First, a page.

De chair et de marbre
De chair et de marbre
Past: June 8, 2012 → September 1, 2013
Long disregarded by critics for historical and aesthetic reasons, marble sculpture nonetheless constitutes a very important part of Rodin’s art that it seemed pertinent to examine anew in this exhibition. The artist had a special relationship with this matter of marble, and his contemporaries saw him as a “dominator of stone” before whom “marble trembled”. Contrary to common assumption, his marble sculptures, far from being conventional, give life and form to the modern soul, “this dislocated, brutal and delicate psyche, spirited and weary, fervent and yet tending towards the negative”. Not content merely to call upon his sense of plastic synthesis, the sculptor is adept at bring life to a classical material that is, a priori, given to immobility.
The question of the materials employed in art is not simply a matter of technique. A strong symbolic dimension is part of the choice, and so marble takes us back to Antiquity, to the myths of ancient Greece, and to Italy of the Renaissance through the figure of Michelangelo. Marble is also considered to be the material that most resembles the flesh; hard and cold, it must become warm and supple as it is transmuted beneath the artist’s chisel, demonstrating through the process both the artist’s virtuosity and his capacity to transform matter. Rodin is above all a modeller, like most of his contemporaries, and, from the beginning of his career, he called upon the service of practitioners. Nonetheless, his “style” is easy to identify in his sculptures, particularly his use of the non finito, which constitutes a virtual trademark, often imitated by other artists. Moreover, he was working in an era when “practice” was increasingly abandoned in favour of direct carving, or taille direct.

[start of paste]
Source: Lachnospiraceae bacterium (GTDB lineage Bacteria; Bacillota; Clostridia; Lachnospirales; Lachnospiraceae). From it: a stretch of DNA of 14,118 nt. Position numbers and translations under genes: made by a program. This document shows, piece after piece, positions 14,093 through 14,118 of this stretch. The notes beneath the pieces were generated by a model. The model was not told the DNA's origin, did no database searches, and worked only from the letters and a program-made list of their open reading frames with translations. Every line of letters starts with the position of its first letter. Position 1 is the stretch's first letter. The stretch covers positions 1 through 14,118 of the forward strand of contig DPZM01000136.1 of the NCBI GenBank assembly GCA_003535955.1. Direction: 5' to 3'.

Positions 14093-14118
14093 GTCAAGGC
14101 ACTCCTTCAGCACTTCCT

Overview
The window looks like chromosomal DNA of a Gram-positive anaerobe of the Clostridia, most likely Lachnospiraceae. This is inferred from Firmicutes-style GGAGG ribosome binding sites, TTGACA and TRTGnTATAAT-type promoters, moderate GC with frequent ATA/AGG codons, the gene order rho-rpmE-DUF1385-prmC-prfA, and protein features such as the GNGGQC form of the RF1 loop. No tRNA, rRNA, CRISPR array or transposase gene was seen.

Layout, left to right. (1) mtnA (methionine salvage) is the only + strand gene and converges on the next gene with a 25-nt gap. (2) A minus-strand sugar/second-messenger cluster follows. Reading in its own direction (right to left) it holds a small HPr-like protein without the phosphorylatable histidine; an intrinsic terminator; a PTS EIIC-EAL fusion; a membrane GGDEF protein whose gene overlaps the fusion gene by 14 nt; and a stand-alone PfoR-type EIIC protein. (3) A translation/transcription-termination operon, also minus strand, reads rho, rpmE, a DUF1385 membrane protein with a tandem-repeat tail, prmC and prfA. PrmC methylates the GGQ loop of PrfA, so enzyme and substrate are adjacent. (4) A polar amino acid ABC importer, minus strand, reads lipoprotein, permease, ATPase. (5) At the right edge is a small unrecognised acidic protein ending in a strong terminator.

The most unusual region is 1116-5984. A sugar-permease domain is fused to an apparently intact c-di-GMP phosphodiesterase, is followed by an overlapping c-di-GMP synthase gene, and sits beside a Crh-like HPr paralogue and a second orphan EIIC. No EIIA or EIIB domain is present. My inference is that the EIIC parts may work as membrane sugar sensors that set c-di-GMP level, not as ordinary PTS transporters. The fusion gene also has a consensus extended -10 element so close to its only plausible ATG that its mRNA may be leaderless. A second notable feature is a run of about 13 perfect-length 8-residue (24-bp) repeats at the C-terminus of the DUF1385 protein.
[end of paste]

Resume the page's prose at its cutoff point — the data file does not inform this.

Works devoted exclusively to Rodin’s marble sculpture are rare, thus the catalogue of the exhibition, co-published with Hazan, fills an important gap, particularly in its exploration of the making of marble statuary (suppliers, practicians, etc.) from an angle that has rarely been studied before.
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